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The Resume Cloud: A Simple Tool With Benefits for Candidates and Recruiters

March 18, 2009

*The below blog post is co-authored with my good friend Jason Sprenger (@jasonsprenger on Twitter), a PR and Marketing Professional in the Minneapolis area. I have forgiven him for being a Vikings fan, so you should too. (Go Pack!)

Of course, we all know that a resume can make all the difference for a candidate trying to get that first interview for a job they really want.  Conversely, it’s also an employer’s first look at potential candidates they hope to hire and have contribute to the long-term success of their business.  From looking at a resume, reviewers can glean an awful lot of information about a candidate’s personality – and essentially sum up their “personal brand” and see if that fits with their company.  So how can an employer distill all the resumes they receive into usable, comparable information so that they maximize their chances of hiring the right person?  And how can candidates make sure they’re putting their best foot forward to distinguish themselves from the competition?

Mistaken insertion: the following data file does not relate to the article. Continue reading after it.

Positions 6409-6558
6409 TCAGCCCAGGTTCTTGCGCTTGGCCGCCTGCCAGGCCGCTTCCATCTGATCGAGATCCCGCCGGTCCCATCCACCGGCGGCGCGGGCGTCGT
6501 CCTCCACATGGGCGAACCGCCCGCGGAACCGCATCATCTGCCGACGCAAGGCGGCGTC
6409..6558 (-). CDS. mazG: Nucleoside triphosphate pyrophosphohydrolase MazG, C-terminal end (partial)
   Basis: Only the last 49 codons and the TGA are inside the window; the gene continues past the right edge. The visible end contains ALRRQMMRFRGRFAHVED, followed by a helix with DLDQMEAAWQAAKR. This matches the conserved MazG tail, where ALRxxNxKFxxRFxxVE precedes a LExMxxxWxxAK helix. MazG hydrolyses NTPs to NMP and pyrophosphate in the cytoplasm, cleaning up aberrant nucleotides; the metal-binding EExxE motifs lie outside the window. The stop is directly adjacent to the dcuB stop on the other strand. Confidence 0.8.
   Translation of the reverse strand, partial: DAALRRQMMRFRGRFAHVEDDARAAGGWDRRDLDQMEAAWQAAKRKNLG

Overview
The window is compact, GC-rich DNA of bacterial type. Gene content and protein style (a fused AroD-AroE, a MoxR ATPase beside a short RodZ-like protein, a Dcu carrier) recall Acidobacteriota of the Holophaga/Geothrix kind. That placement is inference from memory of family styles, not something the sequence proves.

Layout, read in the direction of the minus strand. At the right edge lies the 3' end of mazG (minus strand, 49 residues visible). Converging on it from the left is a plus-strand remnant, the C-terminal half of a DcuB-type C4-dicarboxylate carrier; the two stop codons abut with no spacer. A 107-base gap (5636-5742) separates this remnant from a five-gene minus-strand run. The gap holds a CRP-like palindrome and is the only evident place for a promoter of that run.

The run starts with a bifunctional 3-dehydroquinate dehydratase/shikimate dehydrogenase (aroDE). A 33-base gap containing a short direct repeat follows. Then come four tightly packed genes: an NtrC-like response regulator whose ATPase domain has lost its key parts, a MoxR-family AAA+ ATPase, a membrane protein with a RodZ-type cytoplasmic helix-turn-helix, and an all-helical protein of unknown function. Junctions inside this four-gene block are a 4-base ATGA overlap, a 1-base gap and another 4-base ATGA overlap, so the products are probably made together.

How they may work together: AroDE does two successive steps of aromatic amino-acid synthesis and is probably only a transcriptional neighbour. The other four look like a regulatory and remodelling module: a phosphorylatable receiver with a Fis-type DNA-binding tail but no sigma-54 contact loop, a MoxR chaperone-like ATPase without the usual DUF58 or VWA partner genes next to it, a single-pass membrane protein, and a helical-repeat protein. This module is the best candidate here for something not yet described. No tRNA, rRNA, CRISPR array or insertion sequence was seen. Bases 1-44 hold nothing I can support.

How about using a resume cloud?

This is a take on the popular word cloud tools available on the Internet.  If you’re unfamiliar with them, they are Web sites which take any word processed document and produce a word cloud from it, which is a scrambled mess of keywords that are commonly found in that particular document.  The more times the word is used, the bigger it appears in the cloud.  This tool is incredibly useful for identifying the words and phrases that you’re using most often – and consequently, that stand the best chance of sticking with whoever reads your writing.